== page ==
US leaders slump in popularity, approval polls, should continue
It might be odd for people outside the US to see how many Americans celebrate when President Barack Obama’s job approval rating exceeded the 50 percent level.
The latest Gallup poll released on Friday showed that Obama had a 52 percent job approval rating in his 31st quarter in office — the best quarterly average in his second term.
It was indeed high, considering that since his first year in office, Obama’s job approval ratings have mostly stayed below the break-even level.
Obama has witnessed an upward momentum in approval ratings as he approaches his last quarter in office, partly due to his contrast to the two 2016 presidential candidates, Democrat Hillary Clinton and Republican Donald Trump, both of whom are viewed unfavorably by most Americans.
A divided America under Obama is evident. In his 31st quarter in office, Obama’s approval rating reached 90 percent among Democrats and 50 percent among independents, both up from a year ago. But his approval rating among Republicans remains at 12 percent from the previous quarter, according to the poll.
Throughout his nearly eightyear presidency, Obama has averaged a 47.6 percent job approval rating so far. Even if his approval rating in his final quarter in office stays above 50 percent, his eight-year average will rank among the lowest of post-World War II presidents, according to Gallup.
What’s worse is the US Congress’ approval rating, which was at 18 percent, according to a Gallup poll conducted in early October. In fact, the rating for Congress has never exceeded 25 percent since Obama took office in 2009.
Most Americans probably have the mistaken idea that their leaders are more popular among their own citizens compared with leaders in countries such as China and Russia. It is at least what the US news media and US politicians try to present to their people.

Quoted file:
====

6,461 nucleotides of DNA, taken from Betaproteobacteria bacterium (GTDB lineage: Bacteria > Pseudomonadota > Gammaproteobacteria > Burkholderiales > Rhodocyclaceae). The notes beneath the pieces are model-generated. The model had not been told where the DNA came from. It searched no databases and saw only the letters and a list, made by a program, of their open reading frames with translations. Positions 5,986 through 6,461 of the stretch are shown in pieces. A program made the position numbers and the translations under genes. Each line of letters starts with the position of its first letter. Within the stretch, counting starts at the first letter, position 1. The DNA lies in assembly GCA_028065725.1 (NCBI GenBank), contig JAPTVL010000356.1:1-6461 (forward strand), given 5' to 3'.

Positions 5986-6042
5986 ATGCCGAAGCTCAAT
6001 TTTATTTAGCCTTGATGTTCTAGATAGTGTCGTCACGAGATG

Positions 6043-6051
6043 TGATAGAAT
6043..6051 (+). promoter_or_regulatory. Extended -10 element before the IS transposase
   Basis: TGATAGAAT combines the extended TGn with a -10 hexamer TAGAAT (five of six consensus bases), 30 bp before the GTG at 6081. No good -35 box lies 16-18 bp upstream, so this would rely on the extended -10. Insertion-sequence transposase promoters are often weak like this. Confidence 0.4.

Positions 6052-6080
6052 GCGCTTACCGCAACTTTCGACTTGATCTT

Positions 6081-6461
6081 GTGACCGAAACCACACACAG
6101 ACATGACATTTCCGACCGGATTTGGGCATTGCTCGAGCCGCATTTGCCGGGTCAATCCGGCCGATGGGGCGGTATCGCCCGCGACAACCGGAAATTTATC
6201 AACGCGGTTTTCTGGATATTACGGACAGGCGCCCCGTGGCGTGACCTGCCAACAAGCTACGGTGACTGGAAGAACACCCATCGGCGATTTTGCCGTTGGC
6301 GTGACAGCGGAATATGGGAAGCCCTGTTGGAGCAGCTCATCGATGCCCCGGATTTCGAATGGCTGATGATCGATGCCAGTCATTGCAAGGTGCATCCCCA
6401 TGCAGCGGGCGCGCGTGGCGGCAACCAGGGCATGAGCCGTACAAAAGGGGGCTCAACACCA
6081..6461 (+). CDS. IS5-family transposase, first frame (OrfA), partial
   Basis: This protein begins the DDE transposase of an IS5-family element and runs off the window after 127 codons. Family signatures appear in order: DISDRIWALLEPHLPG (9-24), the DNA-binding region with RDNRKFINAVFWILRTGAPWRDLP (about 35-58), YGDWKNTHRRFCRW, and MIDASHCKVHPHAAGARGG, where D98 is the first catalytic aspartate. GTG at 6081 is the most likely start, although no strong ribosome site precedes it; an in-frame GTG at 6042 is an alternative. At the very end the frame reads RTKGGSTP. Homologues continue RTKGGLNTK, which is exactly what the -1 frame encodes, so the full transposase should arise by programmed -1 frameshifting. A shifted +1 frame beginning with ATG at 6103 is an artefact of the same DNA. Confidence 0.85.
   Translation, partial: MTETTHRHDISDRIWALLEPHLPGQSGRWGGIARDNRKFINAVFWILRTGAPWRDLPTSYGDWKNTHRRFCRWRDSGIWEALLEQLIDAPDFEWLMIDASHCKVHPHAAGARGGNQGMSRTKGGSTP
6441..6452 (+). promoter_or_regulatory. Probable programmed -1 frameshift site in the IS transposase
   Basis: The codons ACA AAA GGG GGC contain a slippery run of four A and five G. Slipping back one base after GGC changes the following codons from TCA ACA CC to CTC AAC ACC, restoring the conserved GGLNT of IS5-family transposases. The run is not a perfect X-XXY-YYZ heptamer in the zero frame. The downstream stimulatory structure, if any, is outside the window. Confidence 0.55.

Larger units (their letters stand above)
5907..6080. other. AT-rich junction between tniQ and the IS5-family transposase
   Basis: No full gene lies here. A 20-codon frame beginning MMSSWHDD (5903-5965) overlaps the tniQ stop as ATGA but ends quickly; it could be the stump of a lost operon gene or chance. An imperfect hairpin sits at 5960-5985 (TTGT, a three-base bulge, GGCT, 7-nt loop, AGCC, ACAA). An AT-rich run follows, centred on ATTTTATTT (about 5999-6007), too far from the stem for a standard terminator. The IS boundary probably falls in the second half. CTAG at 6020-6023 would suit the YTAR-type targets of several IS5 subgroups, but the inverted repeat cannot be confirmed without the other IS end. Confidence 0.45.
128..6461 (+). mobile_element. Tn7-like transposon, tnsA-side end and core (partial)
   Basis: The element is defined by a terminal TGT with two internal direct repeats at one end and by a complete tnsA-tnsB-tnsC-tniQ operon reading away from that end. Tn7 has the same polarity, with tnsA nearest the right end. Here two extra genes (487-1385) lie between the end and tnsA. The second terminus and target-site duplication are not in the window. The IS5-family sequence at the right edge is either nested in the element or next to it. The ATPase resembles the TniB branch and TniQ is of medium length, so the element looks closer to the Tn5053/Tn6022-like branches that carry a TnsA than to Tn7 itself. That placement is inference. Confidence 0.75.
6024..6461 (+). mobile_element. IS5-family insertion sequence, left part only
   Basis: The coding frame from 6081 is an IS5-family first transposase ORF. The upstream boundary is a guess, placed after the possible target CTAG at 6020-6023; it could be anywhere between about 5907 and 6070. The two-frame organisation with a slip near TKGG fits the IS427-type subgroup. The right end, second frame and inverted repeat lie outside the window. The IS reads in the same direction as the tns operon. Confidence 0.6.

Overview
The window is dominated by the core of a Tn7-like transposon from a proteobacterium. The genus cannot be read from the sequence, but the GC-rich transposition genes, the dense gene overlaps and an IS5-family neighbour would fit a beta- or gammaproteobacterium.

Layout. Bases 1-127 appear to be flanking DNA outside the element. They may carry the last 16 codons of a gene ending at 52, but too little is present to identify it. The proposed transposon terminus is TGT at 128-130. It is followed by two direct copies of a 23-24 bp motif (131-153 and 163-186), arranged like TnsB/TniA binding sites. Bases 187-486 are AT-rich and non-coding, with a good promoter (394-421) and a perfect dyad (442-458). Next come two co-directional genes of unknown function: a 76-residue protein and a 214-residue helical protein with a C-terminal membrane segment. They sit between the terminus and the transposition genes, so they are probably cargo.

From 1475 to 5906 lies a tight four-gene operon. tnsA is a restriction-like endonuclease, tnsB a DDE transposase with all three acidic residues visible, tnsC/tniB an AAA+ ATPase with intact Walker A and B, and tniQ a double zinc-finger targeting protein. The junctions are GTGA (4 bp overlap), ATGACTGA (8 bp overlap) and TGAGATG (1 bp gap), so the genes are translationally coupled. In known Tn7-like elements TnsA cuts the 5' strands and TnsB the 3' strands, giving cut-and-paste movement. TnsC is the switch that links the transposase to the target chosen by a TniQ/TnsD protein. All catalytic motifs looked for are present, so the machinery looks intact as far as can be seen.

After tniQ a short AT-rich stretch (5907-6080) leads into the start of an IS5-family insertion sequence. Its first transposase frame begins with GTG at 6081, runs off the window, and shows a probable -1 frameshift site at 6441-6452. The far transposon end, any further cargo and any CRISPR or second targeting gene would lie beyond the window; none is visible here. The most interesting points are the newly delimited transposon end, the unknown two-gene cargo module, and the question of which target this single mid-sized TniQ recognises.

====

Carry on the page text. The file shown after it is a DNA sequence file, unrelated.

The reality, however, is quite to the contrary.
Polling from the Levada Center, a widely recognized independent and non-governmental polling and research organization, shows that Russian President Vladimir Putin is very popular in his country. His approval rating was at 82 percent in a survey conducted Aug 26-29.
In the summer of 2015, the Pew Center found that 88 percent of Russians “have confidence in (Putin)” to do the right thing regarding world affairs.
Some American politicians cannot even acknowledge such a basic fact. During the only debate between the two US vice-presidential candidates, Democrat Tim Kaine rebuked Republican Mike Pence and accused Trump of calling Putin a leader. Such a fact would never be disputed in other parts of the world, but it has sadly become a football of political correctness in today’s US.
It reminds me of an American journalist I worked with in Shanghai in the late 1990s. When we met in New York in 1998 after he returned to the US after working years in China, he told me that when he first went to China, he thought that all Chinese living in a communist country must hate their government and be ready to revolt. What he found, however, was that the Chinese loved their government and country just like Americans loved theirs.
Compared with US leaders like Obama, Chinese leaders are much more popular among their people, according to various surveys by the Pew Center.
In fact, Chinese President Xi Jinping was the most popular among the 10 world leaders listed in a December 2014 survey on the popularity of global leaders, conducted by the Harvard Kennedy School.
Xi averaged 9 out of 10 among the national rankings, where people rated their own leader, higher than any other head of state. A total of 94.8 percent of Chinese expressed confidence in how Xi handles domestic affairs and 93.8 percent said the same about international affairs.
Xi was trailed by Putin (8.7), Indian Prime Minister Narendra Modi (8.6) and South African President Jacob Zuma (7). Obama came in 7th place, with a 6.2 ranking.
In that survey, only 51.7 percent of Americans expressed confidence in Obama’s handling of domestic affairs while 49.1 percent had confidence in his handling of global affairs.
While it is still uncertain whether Clinton or Trump will become the next US president, one thing does seem quite certain — neither of them is likely to enjoy popularity among a majority of Americans.